Tsunami In Japan
The Tsunami in Japan was a wake-up call for the world to look at research that warns and predicts against the disaster that a tsunamis causes. Research papers from Paper Masters explore the tsunami in Japan and look at the statistics regarding the disaster and the factors that lead to such wide-spread devastation. Learn more about tsunamis from the science and geography writers at Paper Masters.
On March 11, 2011 the country of Japan was changed forever. It was then that it experienced a deadly earthquake followed by an even deadlier tsunami. Both were considered to be one of the most detrimental natural disasters in the history of the world. As a result of these deadly forces the following is a fact:
- The country of Japan experienced over 15,000 deaths
- There were over 5,300 injuries
- For months after the incident over 7,300 people were listed as missing
- It is estimated that the country is now 7.9 feet closer to the United States.
Millions of businesses, homes, and public institutions were also destroyed as a result of the earthquake and tsunami. One of the most frightening geographic casualties of the tsunami of Japan is the damage that was done to the country's nuclear facilities. In addition to hydrogen explosions in one of the country's main nuclear facilities, several meltdowns and nuclear waste radiation leaks were experienced. This has placed the entire country and those surrounding it in serious danger. Although some progress has been made in the clean-up and rebuilding efforts, it will be a significant amount of time before the country, its businesses, and its citizens recover. As of today, massive reconstruction efforts are still being implemented by the Japanese government and organizations all over the world.
What are Tsunamis?
The phenomena of tsunamis are among the deadliest and more frightening events that nature has to offer. Ranking near volcano eruptions on the damage scale and predictability, these giant waves have been responsible for the deaths of hundreds of thousands of people - and that was just the most recent event.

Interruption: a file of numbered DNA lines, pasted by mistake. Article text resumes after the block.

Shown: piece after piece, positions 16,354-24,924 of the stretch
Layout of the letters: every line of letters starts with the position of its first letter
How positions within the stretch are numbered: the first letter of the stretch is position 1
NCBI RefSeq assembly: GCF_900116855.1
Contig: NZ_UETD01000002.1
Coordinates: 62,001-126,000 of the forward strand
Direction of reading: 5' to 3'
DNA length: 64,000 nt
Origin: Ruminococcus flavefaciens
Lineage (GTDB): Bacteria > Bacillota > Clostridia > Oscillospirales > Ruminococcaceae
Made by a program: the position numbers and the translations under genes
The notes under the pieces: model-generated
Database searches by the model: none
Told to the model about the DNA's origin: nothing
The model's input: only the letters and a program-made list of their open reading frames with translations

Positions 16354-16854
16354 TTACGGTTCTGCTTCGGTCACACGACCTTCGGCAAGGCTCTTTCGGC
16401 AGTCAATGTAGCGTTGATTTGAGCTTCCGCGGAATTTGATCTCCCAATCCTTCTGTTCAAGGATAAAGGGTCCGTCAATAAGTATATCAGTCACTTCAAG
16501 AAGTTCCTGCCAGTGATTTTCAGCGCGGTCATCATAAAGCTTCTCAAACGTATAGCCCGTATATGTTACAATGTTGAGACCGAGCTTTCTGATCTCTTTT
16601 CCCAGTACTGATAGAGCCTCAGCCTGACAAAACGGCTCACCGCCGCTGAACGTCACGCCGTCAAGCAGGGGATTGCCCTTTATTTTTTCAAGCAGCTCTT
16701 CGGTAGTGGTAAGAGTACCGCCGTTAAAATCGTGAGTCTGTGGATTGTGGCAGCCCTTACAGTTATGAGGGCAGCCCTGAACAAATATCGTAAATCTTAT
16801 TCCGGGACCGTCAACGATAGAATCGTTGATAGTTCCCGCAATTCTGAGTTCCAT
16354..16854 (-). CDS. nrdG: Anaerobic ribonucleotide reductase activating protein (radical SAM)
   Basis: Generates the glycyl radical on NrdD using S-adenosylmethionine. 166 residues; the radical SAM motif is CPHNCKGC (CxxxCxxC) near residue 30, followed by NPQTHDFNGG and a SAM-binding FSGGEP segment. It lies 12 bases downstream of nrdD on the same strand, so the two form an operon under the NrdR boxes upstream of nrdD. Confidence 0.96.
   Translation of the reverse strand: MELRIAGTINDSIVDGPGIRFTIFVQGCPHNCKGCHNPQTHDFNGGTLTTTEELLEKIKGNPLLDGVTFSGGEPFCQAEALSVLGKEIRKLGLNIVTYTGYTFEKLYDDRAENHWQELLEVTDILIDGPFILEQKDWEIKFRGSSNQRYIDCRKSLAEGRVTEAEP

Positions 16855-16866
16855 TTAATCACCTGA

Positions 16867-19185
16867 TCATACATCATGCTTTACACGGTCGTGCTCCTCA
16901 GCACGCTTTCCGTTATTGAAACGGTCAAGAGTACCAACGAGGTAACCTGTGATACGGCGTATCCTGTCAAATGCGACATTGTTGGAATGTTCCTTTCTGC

Also called Tidal Waves, tsunamis are "a series of traveling ocean waves of extremely long length generated by disturbances associated primarily with earthquakes occurring below or near the ocean floor." (OCWWS) Also caused by underwater landslides and volcanoes, these giant waves travel at incredible speeds and cross large distances before dissipating.
The underwater events that are associated with tsunamis cause them in a simple way - displacement. Earthquakes and landslides cause large amounts of rocks and other material to shift simultaneously. On the surface, the only thing in the way of this material is air, which dissipates the energy very quickly. However, when these events occur under water, the same amount of disruption must move the same amount of water.
Water, being far denser than air, releases this energy a much lower rate - therefore the waves of water must travel much larger distances to expel that energy. When the event occurs, on the sea floor, the wave length - the distance between the crest and the bottom of the wave - has the entire ocean depth to use to expel energy. However, as the wave reaches the shallows of a land fall, there is far less room for the wave to dissipate. The deep water waves are hardly felt, even if one is at the epicenter of an event, but as the waves approach land, the same amount of water is being moved in a much smaller area, and thus the wave heights can be incredible.
Anyone living in a coastal area is at risk of being effected by a tsunami. The events, much like the rings that a drop creates on the surface of water, travel out in all directs from the epicenter of the event. And, as seen in December 2004 tsunami in Southeast Asia, there can be incredible loss of life due to these events. This event killed nearly 300,000 people.
Though there is no way to prevent a tsunami, steps can be taken to reduce the loss of life that one may cause. "The majority of deaths associated with tsunamis are related to drownings, but traumatic injuries are also a primary concern.  As the water recedes, the strong suction of debris being pulled into large populated areas can further cause injuries and undermine buildings and services." (CDC) Also, the flood waters associated with the waves are often contaminated with sewage and other pollutants that are picked up in the area, avoiding the standing water is very important.
Since the Southeast Asian tsunami, there have been steps taken to create a warning system that is intended to save as many lives as possible. However, with the speed that the tsunami waves can reach - up to 500 miles per hour in deep water (OCWWS) - this is a very difficult task, as the causing event is, itself, impossible to predict.